The most useful application of photoresponsive materials come from their capability to have a non-invasive nature of light. One such demonstration is done by Hoffman and his team of researchers.

They employed polymers which contain azobenzene groups as switches to reversibly activate enzymes in response to distinct wavelengths of light and also used the same mechanism for reversibly controlling biotin-binding by site-specific conjugation to streptavidin. This shows the promising applications of photoresponsive materials for medical applications.  

Other than azobenzene functionalized polymers, some other materials have been used to impart optically responsive behavior. Spiropyran derivatives can be incorporated terminally or pendently to achieve light sensitivity.

This is because spiropyran groups are non-polar but  in presence of electromagnetic fields of appropriate wavelength, it leads to a zwitterionic merocyanine isomer which has a higher dipole moment. This is a reversible process which is also initiated by another wavelength of light.

Most optically responsive polymers rely on light-induced isomerization which causes a change in the molecular structure of the molecule. Another approach is to cash in on polarity changes that result from the cleavage of photo-liable esters that yield the corresponding alcohol and acid components.

Most of the examples of irradiation-induced isomerism based materials work in UV wavelengths. This limits its applications for some biomedical applications. However, IR radiation can penetrate skin with less risk of damaging the tissues and thus are more applicable for photoactivation of drug carriers within a living system.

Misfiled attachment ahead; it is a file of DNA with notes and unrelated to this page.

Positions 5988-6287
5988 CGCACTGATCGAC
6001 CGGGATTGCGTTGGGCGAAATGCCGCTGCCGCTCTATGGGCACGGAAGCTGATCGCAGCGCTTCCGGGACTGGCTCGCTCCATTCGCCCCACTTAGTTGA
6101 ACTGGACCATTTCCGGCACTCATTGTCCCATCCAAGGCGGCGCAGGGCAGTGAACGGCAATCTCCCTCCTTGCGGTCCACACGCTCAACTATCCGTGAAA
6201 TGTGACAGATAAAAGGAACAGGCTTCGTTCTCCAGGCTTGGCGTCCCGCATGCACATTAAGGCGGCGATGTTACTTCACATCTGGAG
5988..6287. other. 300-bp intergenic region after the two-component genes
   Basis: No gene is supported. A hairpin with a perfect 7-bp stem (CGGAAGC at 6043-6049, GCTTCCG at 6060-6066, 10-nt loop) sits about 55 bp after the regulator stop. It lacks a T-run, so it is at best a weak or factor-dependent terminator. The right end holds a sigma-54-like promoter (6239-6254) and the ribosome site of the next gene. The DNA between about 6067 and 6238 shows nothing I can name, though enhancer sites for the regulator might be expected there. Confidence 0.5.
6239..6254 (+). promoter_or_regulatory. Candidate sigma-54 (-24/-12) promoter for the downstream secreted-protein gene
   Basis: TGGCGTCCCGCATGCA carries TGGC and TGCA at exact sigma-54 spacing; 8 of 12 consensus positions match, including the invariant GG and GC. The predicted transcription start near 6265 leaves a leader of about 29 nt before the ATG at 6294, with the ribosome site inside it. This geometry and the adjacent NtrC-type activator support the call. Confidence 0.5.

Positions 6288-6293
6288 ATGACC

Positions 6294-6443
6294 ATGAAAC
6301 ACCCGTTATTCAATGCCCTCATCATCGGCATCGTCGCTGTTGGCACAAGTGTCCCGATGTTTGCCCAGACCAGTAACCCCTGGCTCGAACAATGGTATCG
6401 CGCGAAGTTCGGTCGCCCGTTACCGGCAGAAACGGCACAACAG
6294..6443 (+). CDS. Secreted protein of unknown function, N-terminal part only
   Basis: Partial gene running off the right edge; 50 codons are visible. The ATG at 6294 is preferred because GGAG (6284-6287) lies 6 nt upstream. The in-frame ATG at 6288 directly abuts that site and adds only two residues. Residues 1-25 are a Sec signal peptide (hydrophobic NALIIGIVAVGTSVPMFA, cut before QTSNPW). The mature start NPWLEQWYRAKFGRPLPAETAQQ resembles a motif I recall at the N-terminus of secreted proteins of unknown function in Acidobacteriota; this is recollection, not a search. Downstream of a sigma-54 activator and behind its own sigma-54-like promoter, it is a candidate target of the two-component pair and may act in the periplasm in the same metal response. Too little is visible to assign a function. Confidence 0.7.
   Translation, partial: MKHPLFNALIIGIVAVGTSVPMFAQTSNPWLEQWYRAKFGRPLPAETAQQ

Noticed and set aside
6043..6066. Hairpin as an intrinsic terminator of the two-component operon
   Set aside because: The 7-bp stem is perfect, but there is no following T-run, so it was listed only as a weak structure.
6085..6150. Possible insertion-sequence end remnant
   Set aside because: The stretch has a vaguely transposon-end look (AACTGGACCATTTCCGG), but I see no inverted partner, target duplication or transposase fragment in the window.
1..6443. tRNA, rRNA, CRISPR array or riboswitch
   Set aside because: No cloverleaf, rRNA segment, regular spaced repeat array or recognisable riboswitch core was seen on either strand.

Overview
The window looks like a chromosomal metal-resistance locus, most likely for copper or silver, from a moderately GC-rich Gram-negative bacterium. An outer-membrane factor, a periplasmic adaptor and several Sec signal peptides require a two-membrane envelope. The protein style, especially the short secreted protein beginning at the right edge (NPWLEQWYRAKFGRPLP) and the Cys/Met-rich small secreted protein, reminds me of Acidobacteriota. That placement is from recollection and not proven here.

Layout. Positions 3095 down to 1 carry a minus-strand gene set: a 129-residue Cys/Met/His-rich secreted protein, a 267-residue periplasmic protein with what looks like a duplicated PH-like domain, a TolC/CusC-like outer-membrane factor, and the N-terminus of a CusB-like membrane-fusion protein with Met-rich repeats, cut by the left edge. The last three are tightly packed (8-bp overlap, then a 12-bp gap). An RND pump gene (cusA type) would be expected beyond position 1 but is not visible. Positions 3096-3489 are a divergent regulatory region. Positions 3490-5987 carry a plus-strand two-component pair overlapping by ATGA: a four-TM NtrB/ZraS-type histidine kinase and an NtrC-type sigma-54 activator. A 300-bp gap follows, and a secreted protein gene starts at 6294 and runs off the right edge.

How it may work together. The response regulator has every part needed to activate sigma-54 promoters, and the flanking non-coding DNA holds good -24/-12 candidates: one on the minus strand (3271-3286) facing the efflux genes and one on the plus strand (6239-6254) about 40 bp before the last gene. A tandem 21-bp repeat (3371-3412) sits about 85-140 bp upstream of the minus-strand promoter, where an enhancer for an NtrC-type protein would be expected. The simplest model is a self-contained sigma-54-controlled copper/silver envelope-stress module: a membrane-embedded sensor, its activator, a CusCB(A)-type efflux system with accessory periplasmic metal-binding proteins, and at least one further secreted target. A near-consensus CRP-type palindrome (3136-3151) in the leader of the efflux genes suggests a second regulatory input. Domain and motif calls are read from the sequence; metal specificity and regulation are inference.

One of the major use of optically responsive materials is its use in the semiconductor industry. Photoresists are fundamental materials related to photolithography which is the method of imprinting micro-scaled structures on top of a silicon wafer, which ultimately results in functional chips that are the core of electronics and information technology.

Photoresists consist of a polymer, a sensitizer, and a solvent. The polymer changes its structure on application of electromagnetic fields usually in UV wavelengths. Sensitizer controls the photochemical reactions.

The photoresist is spun on the surface of siilicon by a spin coater since it is in liquid form. Depending on the type of photoresists, they can be classified as either positive photoresist which weakens under light or negative photoresists which crosslink under the light.

In conclusion, optically responsive materials have various applications in STEM fields. Their applications, especially in the field of medicine, has enormous potential. Rigorous efforts are being made to bring the new theoretical ideas for optically active materials from drawing boards to the real life.

Sources:

  1. https://www.sciencedirect.com/science/article/pii/S0079670009001063
  2. https://www.ncbi.nlm.nih.gov/pubmed/12486222
  3. https://pubs.acs.org/doi/abs/10.1021/ma0710481
  4. https://pubs.acs.org/doi/full/10.1021/ma052002f?src=recsys